Birmingham 2022: 100 days to go until ‘biggest and boldest’ Commonwealth Games

The start of the Games is just 100 days away now

Birmingham and the West Midlands will be “buzzing” in 100 days’ time as the “biggest, boldest” Commonwealth Games get under way, its chief executive has said.

This summer’s event, which runs from July 28 to August 8, is set to be the first major multi-sports event to take place free of any Covid-19 restrictions.

The pandemic made an already shortened run-in time to the Games even more challenging for Birmingham 2022 chief executive Ian Reid and his team, but now the Scot believes it brings an extra excitement and spotlight to the region.

David Grevemberg, Chief Executive of the Commonwealth Games Federation, Ian Reid, Chief Executive Officer at Birmingham and Andy Street, with Athletics para-athlete Nathan Maguire of Team England (Photo by Miles Willis/Getty Images for Birmingham 2022)

What has the Games chief executive said?

“I think hopefully in 100 days’ time, we’re about to put on what might be one of the first multi-sport events in the world where we do have full stadia, where we do have live sites and the city absolutely buzzing,” Reid said.

“The spotlight of the world will be on Birmingham and the West Midlands in that context. So perhaps it’s going to bring even further engagement with the event than perhaps we would have had pre-pandemic.”

The pandemic forced organisers to drop plans for an athletes’ village in Perry Barr to house 6,500 competitors, who will now be split over three existing sites at the universities of Birmingham and Warwick and the NEC.

“It’s a little bit more difficult for teams in managing (the athletes) but there is a lot of upside from a performance perspective,” Reid said.

“A lot of our athletes now are staying in a village that’s very close to both their training and their competition venues. If you’re staying at the University of Birmingham, squash is there, hockey is there, cricket is just next door.

“If you’re staying at the NEC, five of our sports are right on your doorstep. You can literally walk to your training and to competition. A lot (of athletes) have welcomed that.”

Reid is pleased the redevelopment at Perry Barr to create 5,000 new homes as part of the Games’ legacy will still go ahead as originally planned.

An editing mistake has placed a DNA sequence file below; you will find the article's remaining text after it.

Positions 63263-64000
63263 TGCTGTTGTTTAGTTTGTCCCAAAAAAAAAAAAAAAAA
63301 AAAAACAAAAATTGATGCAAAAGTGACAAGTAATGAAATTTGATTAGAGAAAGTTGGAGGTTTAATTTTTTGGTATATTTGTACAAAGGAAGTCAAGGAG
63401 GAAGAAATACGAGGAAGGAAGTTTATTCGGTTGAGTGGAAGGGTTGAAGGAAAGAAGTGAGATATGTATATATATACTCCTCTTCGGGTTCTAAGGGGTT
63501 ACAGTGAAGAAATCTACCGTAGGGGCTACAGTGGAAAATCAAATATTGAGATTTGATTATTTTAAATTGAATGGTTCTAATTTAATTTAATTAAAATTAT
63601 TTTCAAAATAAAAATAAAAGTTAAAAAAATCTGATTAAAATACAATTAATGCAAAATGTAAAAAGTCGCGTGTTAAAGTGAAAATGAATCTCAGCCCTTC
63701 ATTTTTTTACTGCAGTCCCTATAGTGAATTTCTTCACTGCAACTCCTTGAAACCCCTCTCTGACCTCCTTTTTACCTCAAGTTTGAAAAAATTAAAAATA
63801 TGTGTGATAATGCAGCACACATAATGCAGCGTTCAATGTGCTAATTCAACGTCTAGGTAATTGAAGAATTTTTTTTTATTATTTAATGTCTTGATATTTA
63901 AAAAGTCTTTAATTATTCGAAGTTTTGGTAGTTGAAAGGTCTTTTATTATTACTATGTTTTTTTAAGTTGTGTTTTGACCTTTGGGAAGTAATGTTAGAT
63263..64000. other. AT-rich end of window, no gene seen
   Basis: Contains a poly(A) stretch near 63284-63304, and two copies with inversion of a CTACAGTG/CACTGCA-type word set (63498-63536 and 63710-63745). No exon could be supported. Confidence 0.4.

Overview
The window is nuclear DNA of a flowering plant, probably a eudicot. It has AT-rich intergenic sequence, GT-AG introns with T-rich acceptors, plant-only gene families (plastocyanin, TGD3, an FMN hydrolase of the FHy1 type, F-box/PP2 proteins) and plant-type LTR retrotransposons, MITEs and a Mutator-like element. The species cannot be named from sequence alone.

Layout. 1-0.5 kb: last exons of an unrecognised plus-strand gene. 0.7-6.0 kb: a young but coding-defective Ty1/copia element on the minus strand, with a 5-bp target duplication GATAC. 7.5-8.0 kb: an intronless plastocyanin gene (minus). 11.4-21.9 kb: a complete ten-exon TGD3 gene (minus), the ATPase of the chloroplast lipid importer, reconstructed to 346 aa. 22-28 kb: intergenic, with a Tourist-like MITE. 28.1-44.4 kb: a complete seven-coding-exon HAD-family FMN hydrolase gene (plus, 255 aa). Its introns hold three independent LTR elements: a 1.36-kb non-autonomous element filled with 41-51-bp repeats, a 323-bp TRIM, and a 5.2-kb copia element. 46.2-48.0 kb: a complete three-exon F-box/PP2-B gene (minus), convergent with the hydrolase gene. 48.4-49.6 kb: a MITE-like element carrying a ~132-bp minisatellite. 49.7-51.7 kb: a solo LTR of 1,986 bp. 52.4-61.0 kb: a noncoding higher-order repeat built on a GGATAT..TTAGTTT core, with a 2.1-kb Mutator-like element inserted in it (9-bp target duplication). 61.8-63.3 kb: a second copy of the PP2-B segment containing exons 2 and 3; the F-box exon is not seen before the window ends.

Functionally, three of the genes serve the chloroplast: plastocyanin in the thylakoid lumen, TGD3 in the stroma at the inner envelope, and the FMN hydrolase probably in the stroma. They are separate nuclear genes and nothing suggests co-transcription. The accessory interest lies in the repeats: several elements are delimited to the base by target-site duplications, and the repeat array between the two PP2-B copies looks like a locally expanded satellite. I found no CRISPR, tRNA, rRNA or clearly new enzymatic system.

“I thought it was a much safer option to focus on the village as a legacy, make sure the community get the benefits that we committed to at the start, but give the athletes certainty,” he said.

Reid is encouraged that ticket sales for Birmingham are ahead of where the previous two Games – Gold Coast and Glasgow – were at the same stage.

“That fills us with great confidence because both those events (ultimately) sold well over 90 per cent of their tickets,” said Reid, who was the chief financial officer for the 2014 Glasgow Games organising committee.

A banner in the ground for Birmingham’s bid for the 2022 commonwealth games during the NatWest T20 Blast Semi-Final match between Birmingham Bears and Glamorgan at Edgbaston (Photo by Laurence Griffiths/Getty Images)

Tickets back on sale

Tickets go back on sale on Tuesday (19 April) on the Games’ official website – the final major release.

Birmingham is likely to be the last Commonwealth Games of its kind, with the Commonwealth Games Federation’s new roadmap offering greater flexibility to hosts on the number and type of sports they include.

While Reid believes those changes are welcome, he feels Birmingham is well equipped to host under the ‘old’ model, and insists the two major capital projects – the redevelopment of the Alexander Stadium, which will host athletics, and the new-build Sandwell Aquatics Centre – will be valuable community assets.

“They have both been delivered against the clock and in tough circumstances,” Reid said.

“Sandwell Aquatics Centre, I think in terms of a legacy, is genuinely built for the community and adapted for the Games, not the other way around.”

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